Prejudice on GLORY ROAD
Last night my eight-year-old and I watched a movie together. As you get to know me, you'll realize Chandler and I do a lot together. The other four older kids have gotten older, two of them have gotten married, and I'm no longer part of their play time. I relish my eight-year-old, and I better have grandchildren before he moves out! Otherwise I won't have anyone to sit on the floor with and watch Batman and Justice League and Ben 10 while wearing a towel tied around my neck. As a cape, you know.
Anyway, around midnight -- after Chandler and I created a game we called Roll-The-Baseball-By-The-Other-Guy-Into-The-Wall-And-Score-Points and got shut down by Mom because it got noiser and noiser (man! we get into more trouble when we're not properly supervised!) -- I popped Glory Road into the DVD player and we jumped back to 1965 when Coach Don Haskins, fresh from girls' high school basketball, moved to Texas Western University and started recruiting black college basketball players.
The movie, by Jerry Bruckheimer and crew, is an awesome experience. Not quite as good as Hoosiers with Gene Hackman and Dennis Hopper or Remember The Titans, the movie is totally entertaining and engrossing. Read my review at http://http://www.amazon.com/gp/product/B000EXZFCQ/002-9641997-7084059?colid=&coliid=&amp;amp;amp;amp;amp;amp;amp;amp;n=130 and be sure to vote if you like what you read.
During the movie, Chandler became concerned and then angry at the way the black players were being treated by many of the people. I had to pause the movie and, sadly, tell him that was how things used to be everywhere and that such thinking and meanness still exists in the world in some places -- but not our home. I lived through the 1960s and I saw a lot of what he was experiencing for the first time. I played high school basketball with black players. On Saturdays during college, I played pick-up games at the local gym, and sometimes I was the only white guy playing.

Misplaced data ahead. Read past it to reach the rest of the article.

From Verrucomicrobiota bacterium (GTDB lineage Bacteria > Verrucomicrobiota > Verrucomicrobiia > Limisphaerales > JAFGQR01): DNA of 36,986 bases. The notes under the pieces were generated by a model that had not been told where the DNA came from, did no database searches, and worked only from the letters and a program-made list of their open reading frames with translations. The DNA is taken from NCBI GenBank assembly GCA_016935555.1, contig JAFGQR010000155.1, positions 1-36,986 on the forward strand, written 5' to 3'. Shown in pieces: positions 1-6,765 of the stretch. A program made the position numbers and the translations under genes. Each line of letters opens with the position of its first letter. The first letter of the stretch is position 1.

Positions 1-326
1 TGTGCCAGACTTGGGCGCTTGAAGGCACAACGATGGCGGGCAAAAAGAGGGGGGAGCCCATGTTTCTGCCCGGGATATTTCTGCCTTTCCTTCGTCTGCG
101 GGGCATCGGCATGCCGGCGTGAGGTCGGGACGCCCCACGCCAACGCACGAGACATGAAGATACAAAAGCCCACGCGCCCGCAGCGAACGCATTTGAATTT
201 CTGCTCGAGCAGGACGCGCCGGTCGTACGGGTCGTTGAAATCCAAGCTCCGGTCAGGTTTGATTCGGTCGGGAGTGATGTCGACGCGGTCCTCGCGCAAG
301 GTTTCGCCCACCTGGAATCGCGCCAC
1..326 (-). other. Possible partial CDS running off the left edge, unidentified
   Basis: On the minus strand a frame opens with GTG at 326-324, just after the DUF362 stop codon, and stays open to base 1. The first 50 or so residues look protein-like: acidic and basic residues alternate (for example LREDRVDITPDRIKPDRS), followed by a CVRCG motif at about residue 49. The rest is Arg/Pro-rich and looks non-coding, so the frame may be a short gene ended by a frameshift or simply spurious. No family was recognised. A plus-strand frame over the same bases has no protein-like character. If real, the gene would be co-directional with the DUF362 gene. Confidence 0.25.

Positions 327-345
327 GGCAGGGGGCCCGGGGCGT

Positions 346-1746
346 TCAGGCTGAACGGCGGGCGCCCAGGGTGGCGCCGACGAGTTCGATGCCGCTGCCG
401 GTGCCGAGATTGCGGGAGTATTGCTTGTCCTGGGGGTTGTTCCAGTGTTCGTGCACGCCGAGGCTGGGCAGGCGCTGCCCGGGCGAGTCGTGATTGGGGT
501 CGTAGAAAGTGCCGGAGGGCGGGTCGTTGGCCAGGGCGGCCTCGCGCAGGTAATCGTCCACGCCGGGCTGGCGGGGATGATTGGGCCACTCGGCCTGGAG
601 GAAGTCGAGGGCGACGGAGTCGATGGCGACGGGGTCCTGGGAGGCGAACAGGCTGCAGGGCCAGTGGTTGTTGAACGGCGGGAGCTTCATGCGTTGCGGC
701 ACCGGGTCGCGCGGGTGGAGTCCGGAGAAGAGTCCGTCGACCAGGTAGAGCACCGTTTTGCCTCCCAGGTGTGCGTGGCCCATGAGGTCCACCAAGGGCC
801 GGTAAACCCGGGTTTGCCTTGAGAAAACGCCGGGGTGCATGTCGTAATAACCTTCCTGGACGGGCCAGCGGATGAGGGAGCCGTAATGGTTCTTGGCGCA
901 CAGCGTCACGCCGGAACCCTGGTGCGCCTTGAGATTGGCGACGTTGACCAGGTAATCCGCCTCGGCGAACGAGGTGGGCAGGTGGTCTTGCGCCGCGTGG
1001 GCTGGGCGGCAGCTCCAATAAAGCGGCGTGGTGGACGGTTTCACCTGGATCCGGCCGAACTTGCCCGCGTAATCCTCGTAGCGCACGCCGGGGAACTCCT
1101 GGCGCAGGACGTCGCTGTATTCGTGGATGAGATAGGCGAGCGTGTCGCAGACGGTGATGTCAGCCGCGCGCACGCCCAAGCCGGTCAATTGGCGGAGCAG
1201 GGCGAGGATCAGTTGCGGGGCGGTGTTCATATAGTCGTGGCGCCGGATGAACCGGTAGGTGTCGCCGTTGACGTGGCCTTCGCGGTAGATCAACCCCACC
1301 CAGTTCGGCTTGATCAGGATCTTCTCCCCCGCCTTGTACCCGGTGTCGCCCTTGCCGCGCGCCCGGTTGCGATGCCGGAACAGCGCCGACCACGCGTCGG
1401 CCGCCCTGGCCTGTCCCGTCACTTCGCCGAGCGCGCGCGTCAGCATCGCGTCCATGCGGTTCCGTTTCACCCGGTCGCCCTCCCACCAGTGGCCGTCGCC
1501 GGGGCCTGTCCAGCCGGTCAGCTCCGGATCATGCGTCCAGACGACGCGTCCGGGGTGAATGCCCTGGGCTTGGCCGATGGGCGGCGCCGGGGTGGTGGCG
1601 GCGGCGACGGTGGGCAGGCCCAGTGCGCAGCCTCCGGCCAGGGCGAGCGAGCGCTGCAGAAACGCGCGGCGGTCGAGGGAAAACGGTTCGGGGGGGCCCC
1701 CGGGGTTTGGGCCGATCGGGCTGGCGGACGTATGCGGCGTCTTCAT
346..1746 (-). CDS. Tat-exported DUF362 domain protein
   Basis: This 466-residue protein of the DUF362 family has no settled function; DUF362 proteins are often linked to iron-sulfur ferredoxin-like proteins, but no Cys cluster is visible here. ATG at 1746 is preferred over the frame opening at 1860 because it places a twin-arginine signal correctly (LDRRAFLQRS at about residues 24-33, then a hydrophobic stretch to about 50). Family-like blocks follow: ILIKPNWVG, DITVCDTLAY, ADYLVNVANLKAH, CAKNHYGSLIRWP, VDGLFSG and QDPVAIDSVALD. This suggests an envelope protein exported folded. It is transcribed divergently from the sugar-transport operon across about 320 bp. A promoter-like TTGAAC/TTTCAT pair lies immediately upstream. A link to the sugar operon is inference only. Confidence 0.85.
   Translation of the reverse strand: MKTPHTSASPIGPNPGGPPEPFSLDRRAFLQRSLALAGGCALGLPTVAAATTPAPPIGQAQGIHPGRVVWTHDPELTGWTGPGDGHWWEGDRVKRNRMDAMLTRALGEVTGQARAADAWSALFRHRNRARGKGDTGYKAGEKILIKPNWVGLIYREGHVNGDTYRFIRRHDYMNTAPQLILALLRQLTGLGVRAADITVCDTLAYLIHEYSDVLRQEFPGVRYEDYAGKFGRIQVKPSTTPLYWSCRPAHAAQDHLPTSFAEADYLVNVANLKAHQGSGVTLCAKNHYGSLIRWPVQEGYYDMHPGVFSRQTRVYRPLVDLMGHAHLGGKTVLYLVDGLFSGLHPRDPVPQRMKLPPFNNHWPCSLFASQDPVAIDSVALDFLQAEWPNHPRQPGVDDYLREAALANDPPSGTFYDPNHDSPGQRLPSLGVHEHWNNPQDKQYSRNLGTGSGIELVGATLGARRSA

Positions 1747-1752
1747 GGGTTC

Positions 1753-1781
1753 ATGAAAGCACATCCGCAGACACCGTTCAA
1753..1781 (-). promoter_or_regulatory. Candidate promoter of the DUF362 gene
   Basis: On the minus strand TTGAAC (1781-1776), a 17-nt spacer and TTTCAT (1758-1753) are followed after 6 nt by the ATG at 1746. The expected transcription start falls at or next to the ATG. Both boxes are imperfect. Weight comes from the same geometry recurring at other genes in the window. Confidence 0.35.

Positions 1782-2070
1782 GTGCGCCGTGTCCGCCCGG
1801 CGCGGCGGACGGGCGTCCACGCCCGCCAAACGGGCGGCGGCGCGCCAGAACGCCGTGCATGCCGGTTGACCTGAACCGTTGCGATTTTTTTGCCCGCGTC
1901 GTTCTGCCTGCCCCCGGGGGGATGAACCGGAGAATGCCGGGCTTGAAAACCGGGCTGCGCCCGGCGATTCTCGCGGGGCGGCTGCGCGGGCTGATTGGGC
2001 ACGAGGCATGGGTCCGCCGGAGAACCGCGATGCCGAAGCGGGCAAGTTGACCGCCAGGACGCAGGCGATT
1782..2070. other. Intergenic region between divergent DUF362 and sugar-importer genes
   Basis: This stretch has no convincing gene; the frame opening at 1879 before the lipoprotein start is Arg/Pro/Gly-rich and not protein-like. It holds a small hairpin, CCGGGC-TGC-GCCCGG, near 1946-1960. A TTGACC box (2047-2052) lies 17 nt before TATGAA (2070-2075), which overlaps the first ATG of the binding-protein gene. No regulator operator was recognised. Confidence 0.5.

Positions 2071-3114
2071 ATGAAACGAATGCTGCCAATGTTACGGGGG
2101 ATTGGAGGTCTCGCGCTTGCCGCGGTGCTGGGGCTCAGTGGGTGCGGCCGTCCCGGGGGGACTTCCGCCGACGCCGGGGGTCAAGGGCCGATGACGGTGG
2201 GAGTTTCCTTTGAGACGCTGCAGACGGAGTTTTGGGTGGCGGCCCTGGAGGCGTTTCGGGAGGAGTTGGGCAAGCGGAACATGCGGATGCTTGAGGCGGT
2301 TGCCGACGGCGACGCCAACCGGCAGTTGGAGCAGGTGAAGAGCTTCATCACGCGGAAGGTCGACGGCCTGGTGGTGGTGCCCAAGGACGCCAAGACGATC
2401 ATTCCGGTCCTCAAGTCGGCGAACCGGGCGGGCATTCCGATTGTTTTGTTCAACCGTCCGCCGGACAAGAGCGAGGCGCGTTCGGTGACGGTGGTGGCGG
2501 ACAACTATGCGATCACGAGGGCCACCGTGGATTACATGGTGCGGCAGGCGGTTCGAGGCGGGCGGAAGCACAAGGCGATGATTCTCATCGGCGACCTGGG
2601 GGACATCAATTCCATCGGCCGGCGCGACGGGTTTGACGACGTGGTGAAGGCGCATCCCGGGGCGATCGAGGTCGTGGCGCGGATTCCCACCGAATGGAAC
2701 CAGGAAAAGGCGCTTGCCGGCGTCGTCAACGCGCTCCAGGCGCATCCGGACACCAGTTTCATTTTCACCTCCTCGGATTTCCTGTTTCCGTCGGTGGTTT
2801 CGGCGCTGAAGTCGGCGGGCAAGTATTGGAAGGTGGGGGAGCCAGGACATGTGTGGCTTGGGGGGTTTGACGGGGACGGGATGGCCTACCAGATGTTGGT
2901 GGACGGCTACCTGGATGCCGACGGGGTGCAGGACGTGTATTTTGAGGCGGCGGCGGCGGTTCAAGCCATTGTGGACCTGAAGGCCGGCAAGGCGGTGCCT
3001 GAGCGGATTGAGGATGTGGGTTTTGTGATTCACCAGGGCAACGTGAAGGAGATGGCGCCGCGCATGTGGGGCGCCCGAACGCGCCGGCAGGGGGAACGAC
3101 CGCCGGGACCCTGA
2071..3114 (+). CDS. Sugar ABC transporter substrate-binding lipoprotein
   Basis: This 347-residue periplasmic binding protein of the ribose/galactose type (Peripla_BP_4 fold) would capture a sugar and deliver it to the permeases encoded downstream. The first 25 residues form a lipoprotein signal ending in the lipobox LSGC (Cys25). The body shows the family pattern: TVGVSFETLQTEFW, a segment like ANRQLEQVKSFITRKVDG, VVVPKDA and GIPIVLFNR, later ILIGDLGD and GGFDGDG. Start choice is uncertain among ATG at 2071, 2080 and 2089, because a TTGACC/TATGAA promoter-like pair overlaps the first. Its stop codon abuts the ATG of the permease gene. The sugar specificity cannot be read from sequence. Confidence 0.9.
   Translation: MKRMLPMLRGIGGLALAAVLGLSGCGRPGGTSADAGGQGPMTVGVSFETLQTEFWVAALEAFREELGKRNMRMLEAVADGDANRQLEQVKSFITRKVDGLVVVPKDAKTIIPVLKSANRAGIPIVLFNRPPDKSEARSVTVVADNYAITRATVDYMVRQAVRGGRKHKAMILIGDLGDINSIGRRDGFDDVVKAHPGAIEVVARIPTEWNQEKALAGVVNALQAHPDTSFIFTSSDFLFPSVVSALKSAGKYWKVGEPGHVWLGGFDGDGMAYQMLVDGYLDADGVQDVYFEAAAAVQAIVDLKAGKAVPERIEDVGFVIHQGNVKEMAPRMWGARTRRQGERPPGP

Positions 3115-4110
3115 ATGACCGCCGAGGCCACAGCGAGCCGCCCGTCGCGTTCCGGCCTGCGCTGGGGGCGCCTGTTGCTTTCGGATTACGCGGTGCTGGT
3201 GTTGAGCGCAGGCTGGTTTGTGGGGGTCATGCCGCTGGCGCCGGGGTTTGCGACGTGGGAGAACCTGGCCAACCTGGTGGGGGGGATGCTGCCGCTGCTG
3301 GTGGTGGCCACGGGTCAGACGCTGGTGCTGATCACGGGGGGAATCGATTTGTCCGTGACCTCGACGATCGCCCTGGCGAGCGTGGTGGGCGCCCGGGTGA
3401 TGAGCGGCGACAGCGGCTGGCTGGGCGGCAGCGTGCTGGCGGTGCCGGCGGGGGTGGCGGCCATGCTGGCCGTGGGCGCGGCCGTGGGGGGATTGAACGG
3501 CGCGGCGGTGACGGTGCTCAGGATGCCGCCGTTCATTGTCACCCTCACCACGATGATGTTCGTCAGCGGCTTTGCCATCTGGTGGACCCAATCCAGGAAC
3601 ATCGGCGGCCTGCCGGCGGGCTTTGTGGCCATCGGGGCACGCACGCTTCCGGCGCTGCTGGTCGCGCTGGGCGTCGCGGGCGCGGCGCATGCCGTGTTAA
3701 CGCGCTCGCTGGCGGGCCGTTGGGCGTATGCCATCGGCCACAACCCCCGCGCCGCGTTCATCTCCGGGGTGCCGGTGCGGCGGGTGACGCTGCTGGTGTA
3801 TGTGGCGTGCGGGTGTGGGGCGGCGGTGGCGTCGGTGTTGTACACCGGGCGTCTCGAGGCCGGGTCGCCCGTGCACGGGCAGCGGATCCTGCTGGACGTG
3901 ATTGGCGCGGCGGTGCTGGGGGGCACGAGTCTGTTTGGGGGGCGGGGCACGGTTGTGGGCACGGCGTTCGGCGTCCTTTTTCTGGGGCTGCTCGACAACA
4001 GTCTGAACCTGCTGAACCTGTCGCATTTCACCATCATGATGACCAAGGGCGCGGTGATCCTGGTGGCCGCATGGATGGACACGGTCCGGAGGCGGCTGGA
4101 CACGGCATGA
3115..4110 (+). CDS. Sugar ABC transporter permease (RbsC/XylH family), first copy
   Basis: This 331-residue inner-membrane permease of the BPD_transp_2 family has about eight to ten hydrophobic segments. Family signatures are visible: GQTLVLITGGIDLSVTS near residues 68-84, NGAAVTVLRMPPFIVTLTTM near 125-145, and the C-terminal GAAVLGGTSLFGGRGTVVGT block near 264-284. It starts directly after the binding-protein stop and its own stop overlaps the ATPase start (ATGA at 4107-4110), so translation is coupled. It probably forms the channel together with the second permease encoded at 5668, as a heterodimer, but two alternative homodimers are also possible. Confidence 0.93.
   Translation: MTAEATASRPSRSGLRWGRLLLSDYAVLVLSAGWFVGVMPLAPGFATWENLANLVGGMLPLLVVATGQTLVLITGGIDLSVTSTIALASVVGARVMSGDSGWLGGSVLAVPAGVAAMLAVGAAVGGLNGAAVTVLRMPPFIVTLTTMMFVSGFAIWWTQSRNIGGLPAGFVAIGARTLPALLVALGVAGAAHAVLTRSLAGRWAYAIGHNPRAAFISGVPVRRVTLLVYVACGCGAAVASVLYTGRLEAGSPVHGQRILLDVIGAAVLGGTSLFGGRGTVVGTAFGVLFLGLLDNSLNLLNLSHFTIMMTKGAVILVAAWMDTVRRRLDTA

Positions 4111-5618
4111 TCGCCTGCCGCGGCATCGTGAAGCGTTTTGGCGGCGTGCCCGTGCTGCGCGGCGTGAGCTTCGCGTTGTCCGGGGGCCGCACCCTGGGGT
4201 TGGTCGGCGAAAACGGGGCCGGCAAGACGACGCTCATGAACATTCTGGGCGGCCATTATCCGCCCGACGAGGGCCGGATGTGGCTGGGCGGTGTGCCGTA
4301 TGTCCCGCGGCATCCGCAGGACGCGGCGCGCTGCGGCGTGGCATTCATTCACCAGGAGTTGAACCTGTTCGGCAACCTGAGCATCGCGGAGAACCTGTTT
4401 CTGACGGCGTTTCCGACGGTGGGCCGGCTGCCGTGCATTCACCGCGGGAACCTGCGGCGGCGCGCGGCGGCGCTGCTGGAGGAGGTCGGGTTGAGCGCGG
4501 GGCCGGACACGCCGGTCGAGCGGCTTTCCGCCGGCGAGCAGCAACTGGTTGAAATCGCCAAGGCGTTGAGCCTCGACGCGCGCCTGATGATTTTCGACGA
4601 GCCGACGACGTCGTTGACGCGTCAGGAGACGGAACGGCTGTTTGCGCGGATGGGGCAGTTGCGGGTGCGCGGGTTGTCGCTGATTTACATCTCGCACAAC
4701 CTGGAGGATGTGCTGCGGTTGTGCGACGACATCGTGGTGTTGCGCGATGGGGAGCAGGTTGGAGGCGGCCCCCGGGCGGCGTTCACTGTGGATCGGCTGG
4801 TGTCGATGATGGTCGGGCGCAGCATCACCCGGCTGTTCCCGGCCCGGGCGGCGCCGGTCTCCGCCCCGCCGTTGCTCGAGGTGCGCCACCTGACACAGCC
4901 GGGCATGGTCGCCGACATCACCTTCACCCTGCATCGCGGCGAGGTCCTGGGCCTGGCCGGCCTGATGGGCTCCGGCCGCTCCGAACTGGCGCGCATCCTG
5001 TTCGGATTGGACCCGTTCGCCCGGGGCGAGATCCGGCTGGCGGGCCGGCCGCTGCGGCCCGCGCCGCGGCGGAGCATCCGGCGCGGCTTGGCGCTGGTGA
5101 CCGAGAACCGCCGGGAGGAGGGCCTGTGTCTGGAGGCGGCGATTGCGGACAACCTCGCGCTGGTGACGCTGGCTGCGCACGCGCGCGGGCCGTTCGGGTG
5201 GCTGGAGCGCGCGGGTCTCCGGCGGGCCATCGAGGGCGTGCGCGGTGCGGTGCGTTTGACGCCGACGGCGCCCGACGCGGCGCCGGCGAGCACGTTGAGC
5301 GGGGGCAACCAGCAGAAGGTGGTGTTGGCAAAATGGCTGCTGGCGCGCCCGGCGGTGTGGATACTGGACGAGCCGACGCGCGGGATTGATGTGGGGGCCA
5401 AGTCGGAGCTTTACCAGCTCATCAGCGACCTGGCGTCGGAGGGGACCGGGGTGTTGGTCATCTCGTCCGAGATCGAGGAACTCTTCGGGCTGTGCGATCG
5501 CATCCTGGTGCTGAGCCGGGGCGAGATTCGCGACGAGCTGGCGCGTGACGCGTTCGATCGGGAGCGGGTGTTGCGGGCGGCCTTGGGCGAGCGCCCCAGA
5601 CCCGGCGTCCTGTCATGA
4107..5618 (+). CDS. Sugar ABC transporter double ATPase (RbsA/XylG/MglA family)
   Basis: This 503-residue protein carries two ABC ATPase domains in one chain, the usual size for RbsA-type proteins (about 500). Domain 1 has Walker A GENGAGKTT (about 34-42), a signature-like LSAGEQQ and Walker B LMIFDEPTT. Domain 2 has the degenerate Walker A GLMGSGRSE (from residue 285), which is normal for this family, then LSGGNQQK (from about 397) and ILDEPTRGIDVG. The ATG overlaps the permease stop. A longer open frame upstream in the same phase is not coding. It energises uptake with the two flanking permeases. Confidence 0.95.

I've never had a problem with race. I've raised my kids not to.
A few years ago, I coached my seventeen-year-old's team at a Del City Salvation Army basketball league. We were the only white team there. I can remember how scared my fourteen-year-old boys were when they walked into that gym. But I kept them together. After two embarrassing losses (one of them 60 to 5) because they were so intimidated, they pulled it together. I taught them zone defense and how to play together as a team. Before the eight-game series was over, the boys had won two games.
More than that, my team -- my kids -- had won over the hearts of the parents of the other teams. Children four to eight years old came out to meet my kids after the games. Tyler, my center, put them on his shoulders so they could dunk the ball. They played, and the parents laughed and hung out and watched when I know it was late and they probably had a million things to do at home. I think those boys -- and my son -- learned a lot that winter, walked a mile in someone else's shoes. Hopefully it will be something that will never leave their hearts.
Chandler, my eight-year-old, is my last innocent. He still has Santa Claus, the Easter Bunny and a world without prejudice. But I inadvertently brought it into my house with that movie. He hasn't seen Remember The Titans because he isn't interested in football. I coach him in baseball and basketball. To him baseball is okay, but he loves basketball. Through him I've learned an appreciation for soccer, which I never cared for but understand that he loves it.
So I talked to him last night and I told him that what he was seeing in the movie was at one time real, but that the world has changed. Some. It's up to everybody who cares about such things to keep it changing.
He felt bad for the players, and the movie was a little more heavy than the feel-good it should have been for him. In fact, the experience touched him so much that when Mom woke up this morning, he told her all about it. He didn't concentrate on the wins that those players had, but on the meanness they'd been treated to. He said it made him mad at his skin color. But I reminded him that it took skins of all colors to make the changes that we've made so far.
We just have to keep working at it.